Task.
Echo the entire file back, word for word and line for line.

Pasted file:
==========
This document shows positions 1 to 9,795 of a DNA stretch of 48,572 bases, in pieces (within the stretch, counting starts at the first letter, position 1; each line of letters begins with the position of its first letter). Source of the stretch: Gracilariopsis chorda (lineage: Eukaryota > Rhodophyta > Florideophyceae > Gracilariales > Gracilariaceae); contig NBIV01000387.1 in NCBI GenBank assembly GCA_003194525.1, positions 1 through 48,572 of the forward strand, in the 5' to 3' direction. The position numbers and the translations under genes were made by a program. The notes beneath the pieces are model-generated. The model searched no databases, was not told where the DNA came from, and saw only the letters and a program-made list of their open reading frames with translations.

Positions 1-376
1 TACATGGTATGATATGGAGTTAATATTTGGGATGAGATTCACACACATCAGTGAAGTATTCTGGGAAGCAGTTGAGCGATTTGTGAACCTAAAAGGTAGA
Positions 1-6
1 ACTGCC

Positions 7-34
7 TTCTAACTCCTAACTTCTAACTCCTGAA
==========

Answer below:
This document shows positions 1 to 9,795 of a DNA stretch of 48,572 bases, in pieces (within the stretch, counting starts at the first letter, position 1; each line of letters begins with the position of its first letter). Source of the stretch: Gracilariopsis chorda (lineage: Eukaryota > Rhodophyta > Florideophyceae > Gracilariales > Gracilariaceae); contig NBIV01000387.1 in NCBI GenBank assembly GCA_003194525.1, positions 1 through 48,572 of the forward strand, in the 5' to 3' direction. The position numbers and the translations under genes were made by a program. The notes beneath the pieces are model-generated. The model searched no databases, was not told where the DNA came from, and saw only the letters and a program-made list of their open reading frames with translations.

Positions 1-376
1 TACATGGTATGATATGGAGTTAATATTTGGGATGAGATTCACACACATCAGTGAAGTATTCTGGGAAGCAGTTGAGCGATTTGTGAACCTAAAAGGTAGA
Positions 1-6
1 ACTGCC

Positions 7-34
7 TTCTAACTCCTAACTTCTAACTCCTGAA